Sandler Sales Minute
At 62, I guess I could be placed in the category of an "old dog"...
Eldon MacKeigan, co-founder of the Nova Scotia Sandler Training.
At 62, I guess I could be placed in the category of an "old dog" so I'm somewhat reluctant about the term, but it seems to come up in conversation from time to time as I speak with business owners and sales managers. The typical comment goes something like, "I've got a sales staff of old dogs that won't make any changes."
As I explore the comment further, what I tend to find is two things. First is the desire to transform people to a new way of doing things in record time. If only magic dust worked. The second is the lack of blending the experience of the old dogs with new concepts. Is there a middle ground that allows for contribution from both?
Whether it's the trucking business, selling of architecture services or anything else, we have an abundance of baby boomers that continue to contribute to business. They have an abundance of product knowledge and a history of establishing relationships. The problem is not that they don't have these as strengths, but that the company and market are changing and there's a gap that causes conflict. How do we bridge that gap?
Every business upgrades their products and services based on the new technology available along with customer demands. We do it to stay competitive. As the market changes and new generations take their seat in the company and with our customers, we also need to be aware that changes are needed in order to connect not only with the product, but also in our business practices. This can't be achieved over night or in a wham-bam way.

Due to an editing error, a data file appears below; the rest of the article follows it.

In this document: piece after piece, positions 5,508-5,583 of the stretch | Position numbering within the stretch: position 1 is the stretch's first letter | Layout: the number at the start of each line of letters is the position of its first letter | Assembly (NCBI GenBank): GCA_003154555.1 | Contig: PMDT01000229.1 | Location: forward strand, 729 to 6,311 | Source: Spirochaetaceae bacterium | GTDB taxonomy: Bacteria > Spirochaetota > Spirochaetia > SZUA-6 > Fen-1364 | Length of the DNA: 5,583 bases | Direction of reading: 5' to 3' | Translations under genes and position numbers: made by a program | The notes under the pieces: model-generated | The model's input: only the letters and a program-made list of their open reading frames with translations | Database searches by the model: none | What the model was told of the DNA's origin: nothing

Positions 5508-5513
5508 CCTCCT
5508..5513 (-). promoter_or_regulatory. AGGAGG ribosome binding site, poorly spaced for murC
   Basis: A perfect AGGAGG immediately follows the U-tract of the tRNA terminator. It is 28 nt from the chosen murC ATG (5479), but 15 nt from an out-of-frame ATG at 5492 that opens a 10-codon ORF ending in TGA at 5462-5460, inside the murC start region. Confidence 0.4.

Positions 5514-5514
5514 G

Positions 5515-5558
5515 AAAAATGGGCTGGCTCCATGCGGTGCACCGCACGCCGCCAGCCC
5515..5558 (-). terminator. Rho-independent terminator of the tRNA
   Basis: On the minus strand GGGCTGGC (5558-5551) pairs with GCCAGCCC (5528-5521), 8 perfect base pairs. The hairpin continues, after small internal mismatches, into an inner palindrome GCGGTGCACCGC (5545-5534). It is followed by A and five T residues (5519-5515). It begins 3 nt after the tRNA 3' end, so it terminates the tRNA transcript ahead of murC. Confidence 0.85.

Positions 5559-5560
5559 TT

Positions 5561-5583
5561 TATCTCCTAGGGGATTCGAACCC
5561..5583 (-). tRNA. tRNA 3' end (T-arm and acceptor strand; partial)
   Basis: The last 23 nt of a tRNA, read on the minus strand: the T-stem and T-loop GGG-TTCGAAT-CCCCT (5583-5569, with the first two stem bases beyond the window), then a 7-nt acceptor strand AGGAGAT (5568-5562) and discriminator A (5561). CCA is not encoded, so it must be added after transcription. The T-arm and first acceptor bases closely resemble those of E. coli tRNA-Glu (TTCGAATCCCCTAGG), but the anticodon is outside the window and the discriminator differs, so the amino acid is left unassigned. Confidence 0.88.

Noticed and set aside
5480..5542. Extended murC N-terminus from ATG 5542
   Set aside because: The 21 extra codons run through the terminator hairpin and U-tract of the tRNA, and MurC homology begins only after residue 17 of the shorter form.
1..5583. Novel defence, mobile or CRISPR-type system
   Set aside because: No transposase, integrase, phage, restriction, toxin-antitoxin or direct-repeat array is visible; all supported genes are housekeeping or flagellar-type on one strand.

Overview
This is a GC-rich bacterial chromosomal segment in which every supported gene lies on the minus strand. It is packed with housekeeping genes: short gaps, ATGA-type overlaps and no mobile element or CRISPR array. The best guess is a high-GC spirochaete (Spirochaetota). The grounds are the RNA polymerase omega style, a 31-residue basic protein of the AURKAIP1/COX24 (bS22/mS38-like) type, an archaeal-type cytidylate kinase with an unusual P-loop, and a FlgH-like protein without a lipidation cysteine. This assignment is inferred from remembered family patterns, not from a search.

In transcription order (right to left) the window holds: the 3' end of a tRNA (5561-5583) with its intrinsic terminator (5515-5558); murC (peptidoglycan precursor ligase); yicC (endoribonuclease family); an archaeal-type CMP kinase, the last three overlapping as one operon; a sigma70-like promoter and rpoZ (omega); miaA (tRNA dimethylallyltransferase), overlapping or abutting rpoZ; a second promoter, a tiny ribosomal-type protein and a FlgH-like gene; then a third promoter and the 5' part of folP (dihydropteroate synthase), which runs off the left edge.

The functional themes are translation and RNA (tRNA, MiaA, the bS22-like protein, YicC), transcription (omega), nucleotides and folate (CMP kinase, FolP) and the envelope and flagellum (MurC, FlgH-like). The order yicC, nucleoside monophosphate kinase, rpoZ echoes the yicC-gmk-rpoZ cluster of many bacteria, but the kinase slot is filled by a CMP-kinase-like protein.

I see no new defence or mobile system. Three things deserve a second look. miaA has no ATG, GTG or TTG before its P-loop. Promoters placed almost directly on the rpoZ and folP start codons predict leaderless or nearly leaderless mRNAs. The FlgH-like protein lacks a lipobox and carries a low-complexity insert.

Change is difficult, especially when we have been doing things a certain way for an extended period of time. I get frustrated with a new version of Microsoft and need time to understand and adapt to the new software. On the other hand my daughter has it down in hours. Given the way we learn, it's imperative we train in a manner that allows people time to adapt and blend the old with the new. Old dogs may not move as fast, but with their experience they can adapt the new to fit their world.
I work with young and senior professionals and the top businesses have an amazing blend of skills and experience that develop a successful team. As businesses move forward their success will come from the strengths of every person who want to redefine their role and upgrade themselves beyond where they are now.
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